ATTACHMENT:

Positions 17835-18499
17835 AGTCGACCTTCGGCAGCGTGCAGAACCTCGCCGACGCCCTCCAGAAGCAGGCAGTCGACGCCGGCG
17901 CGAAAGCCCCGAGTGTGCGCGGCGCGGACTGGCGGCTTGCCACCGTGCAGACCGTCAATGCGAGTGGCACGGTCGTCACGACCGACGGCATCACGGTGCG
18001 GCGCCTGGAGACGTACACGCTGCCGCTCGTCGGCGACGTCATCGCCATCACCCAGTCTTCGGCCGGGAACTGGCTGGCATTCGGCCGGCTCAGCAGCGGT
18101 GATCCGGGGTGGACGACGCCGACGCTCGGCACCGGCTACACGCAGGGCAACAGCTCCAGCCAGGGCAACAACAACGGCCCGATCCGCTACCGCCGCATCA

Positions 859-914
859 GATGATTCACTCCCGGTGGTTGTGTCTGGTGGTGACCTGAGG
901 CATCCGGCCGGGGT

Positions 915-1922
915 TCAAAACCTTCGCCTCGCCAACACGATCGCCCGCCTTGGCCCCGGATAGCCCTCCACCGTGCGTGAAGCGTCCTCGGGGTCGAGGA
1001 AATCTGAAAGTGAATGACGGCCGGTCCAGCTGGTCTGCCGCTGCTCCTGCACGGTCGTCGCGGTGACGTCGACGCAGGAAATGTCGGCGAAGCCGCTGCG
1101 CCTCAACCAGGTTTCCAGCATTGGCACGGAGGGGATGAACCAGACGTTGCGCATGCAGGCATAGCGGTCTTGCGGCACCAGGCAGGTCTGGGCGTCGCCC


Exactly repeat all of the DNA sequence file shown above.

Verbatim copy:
Positions 17835-18499
17835 AGTCGACCTTCGGCAGCGTGCAGAACCTCGCCGACGCCCTCCAGAAGCAGGCAGTCGACGCCGGCG
17901 CGAAAGCCCCGAGTGTGCGCGGCGCGGACTGGCGGCTTGCCACCGTGCAGACCGTCAATGCGAGTGGCACGGTCGTCACGACCGACGGCATCACGGTGCG
18001 GCGCCTGGAGACGTACACGCTGCCGCTCGTCGGCGACGTCATCGCCATCACCCAGTCTTCGGCCGGGAACTGGCTGGCATTCGGCCGGCTCAGCAGCGGT
18101 GATCCGGGGTGGACGACGCCGACGCTCGGCACCGGCTACACGCAGGGCAACAGCTCCAGCCAGGGCAACAACAACGGCCCGATCCGCTACCGCCGCATCA

Positions 859-914
859 GATGATTCACTCCCGGTGGTTGTGTCTGGTGGTGACCTGAGG
901 CATCCGGCCGGGGT

Positions 915-1922
915 TCAAAACCTTCGCCTCGCCAACACGATCGCCCGCCTTGGCCCCGGATAGCCCTCCACCGTGCGTGAAGCGTCCTCGGGGTCGAGGA
1001 AATCTGAAAGTGAATGACGGCCGGTCCAGCTGGTCTGCCGCTGCTCCTGCACGGTCGTCGCGGTGACGTCGACGCAGGAAATGTCGGCGAAGCCGCTGCG
1101 CCTCAACCAGGTTTCCAGCATTGGCACGGAGGGGATGAACCAGACGTTGCGCATGCAGGCATAGCGGTCTTGCGGCACCAGGCAGGTCTGGGCGTCGCCC